We all recognize the amazing potential for video—how impactful it can be, its infinite applications, how it has introduced new ways to think about storytelling. Video is now anything and everything: a multiscreen installation, a live stream (see our story here), a projection-mapped building facade, an interactive display, a 360° tour, an in-app component, a moving portrait, a Snapchat series … or a beautifully conceived musical like La La Land (story here) that builds from the best of classic Hollywood filmmaking.
Videos in the United Nations’ Virtual Reality project serve as a kind of digital portal, taking viewers to refugee camps and the locations of earthquakes, Ebola outbreaks and other natural and manmade disasters, building awareness of some of the most vulnerable communities on the planet.
Virtual reality allows users the ability to really take part in a story, rather than remaining a passive spectator. “It’s giving you the possibility to walk in another person’s shoes,” explains filmmaker Gabo Arora, creative director and special advisor to the United Nations Sustainable Development Goals (SDG) Action Campaign. “People come out of it feeling enlightened and often moved, and often ready to take action.” (Read more about the U.N.’s VR initiatives at www.creativeplanetnetwork.com/UNVR.)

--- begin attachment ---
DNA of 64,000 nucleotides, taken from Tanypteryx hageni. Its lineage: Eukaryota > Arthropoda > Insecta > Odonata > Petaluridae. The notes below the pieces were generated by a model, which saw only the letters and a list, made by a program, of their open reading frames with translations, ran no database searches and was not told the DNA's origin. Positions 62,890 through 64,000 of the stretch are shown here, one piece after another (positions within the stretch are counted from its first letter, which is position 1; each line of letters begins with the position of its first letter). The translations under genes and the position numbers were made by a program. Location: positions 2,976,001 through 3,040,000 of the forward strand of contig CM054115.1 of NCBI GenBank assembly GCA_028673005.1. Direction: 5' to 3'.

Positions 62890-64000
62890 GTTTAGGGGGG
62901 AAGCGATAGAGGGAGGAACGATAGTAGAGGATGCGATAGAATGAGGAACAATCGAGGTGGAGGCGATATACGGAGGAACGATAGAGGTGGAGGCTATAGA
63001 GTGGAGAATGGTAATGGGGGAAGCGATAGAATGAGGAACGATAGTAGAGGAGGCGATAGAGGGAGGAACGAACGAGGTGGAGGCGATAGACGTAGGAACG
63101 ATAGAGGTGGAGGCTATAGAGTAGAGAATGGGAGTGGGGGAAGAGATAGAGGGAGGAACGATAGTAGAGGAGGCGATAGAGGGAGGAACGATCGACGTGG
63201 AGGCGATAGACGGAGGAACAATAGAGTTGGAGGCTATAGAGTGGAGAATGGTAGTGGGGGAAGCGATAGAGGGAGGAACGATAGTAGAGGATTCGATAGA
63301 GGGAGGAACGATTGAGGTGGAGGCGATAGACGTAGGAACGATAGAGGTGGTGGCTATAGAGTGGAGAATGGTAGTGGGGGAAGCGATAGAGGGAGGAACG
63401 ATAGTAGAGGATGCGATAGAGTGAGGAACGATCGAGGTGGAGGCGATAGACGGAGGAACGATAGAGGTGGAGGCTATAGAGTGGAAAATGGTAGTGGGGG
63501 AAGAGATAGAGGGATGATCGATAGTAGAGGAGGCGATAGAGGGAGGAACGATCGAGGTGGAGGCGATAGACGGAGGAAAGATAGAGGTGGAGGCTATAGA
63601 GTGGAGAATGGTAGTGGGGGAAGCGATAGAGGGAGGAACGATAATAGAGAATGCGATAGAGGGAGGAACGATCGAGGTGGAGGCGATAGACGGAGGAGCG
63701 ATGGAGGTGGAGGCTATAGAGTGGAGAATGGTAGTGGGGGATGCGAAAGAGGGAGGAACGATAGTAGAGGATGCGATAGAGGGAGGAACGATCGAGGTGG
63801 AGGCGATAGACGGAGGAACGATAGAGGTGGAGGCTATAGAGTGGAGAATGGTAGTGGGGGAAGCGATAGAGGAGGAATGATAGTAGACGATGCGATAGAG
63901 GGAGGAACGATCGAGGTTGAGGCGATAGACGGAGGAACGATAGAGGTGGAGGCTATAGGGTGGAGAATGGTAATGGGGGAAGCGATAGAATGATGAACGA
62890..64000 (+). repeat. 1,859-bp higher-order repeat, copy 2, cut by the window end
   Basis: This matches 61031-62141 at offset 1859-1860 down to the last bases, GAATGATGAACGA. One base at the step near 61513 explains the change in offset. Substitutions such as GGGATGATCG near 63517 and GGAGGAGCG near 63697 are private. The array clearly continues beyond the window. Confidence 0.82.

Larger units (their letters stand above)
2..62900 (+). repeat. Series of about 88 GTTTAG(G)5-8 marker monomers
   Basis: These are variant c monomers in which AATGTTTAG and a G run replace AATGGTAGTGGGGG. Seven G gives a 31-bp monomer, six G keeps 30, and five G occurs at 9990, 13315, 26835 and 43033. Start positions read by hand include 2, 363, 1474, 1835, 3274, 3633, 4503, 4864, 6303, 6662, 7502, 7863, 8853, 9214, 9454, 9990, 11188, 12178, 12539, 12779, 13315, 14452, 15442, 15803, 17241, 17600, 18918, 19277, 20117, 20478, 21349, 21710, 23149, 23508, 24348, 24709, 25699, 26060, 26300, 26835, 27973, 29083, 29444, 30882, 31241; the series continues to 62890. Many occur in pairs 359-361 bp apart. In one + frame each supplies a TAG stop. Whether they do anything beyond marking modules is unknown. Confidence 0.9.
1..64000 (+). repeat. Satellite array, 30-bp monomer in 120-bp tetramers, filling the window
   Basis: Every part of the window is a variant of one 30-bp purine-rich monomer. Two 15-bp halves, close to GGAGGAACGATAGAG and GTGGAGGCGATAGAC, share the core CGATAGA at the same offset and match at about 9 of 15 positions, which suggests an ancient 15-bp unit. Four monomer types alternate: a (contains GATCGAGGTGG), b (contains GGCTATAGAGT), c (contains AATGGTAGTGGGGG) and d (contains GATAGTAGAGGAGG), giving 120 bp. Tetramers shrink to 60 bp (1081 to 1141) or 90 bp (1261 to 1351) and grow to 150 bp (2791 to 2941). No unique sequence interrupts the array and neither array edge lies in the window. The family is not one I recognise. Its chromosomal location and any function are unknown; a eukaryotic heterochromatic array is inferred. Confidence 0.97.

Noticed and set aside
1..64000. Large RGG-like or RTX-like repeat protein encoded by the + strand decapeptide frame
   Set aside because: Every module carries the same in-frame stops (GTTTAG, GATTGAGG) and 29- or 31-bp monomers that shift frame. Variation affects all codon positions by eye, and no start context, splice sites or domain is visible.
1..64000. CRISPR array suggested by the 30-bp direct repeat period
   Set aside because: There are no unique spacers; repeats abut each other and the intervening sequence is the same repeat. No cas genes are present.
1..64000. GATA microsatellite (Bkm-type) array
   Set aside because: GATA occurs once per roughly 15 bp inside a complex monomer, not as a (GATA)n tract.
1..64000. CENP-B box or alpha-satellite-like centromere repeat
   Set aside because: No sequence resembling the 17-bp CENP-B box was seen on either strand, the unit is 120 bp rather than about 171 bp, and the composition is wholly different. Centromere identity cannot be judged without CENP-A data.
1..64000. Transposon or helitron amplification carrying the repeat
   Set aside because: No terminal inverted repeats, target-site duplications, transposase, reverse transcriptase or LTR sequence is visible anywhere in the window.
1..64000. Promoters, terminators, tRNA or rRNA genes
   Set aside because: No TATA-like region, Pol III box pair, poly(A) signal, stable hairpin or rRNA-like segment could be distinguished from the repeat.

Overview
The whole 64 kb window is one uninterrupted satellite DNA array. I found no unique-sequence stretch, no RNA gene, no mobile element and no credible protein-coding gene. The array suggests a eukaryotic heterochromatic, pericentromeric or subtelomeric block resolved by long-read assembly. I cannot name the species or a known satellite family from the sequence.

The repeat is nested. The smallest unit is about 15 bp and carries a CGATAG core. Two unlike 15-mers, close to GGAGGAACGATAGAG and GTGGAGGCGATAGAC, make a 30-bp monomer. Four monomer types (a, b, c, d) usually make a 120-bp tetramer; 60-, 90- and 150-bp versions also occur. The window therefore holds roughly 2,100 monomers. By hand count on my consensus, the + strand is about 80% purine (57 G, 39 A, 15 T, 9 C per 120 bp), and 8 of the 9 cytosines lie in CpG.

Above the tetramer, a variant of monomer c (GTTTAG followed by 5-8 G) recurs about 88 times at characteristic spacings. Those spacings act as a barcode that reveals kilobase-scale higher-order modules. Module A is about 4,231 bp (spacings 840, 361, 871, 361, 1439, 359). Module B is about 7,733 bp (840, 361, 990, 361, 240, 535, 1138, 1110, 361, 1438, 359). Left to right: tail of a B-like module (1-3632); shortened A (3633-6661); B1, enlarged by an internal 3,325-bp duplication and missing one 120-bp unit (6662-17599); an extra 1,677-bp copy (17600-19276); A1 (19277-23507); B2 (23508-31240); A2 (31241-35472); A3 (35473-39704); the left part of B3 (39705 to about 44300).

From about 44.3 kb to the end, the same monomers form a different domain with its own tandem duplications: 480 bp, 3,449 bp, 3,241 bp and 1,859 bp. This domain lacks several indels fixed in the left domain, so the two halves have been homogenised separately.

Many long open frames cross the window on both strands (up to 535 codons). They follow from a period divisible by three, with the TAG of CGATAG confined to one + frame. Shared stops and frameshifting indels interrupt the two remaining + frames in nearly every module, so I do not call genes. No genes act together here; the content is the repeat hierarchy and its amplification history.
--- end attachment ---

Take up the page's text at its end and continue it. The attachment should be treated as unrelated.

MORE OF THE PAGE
Ragnar Kjartansson combines music, video, Icelandic storytelling and staged performances in his art. (See our story here.) One of his more significant works is The Visitors, a series of nine life-size videos of a musical performance staged at Rokeby Farm in New York. Each of the nine videos shows a musician, recorded in a room or other location on the farm, singing the same refrain of a song. The nine screens projected simultaneously fuse into a cinematic and harmonious composition.
I saw Kjartansson’s exhibit at the Hirshhorn Museum in Washington, D.C., and can’t remotely articulate why it was so affecting. I think it was the combination of Kjartsson’s perspective, his fusion of humor and melancholy, and his relentless creative experimentation. (Some pieces in the retrospective date back 20 years, and he’s only 40.)
At some point while touring the show I was separated from my sister, whom I had lured into accompanying me with the promise of hot chocolate afterwards. I texted to check in and she responded, “I am awash in existential uncertainty, atonal musical chords and looming video screens … aka, by the escalator.”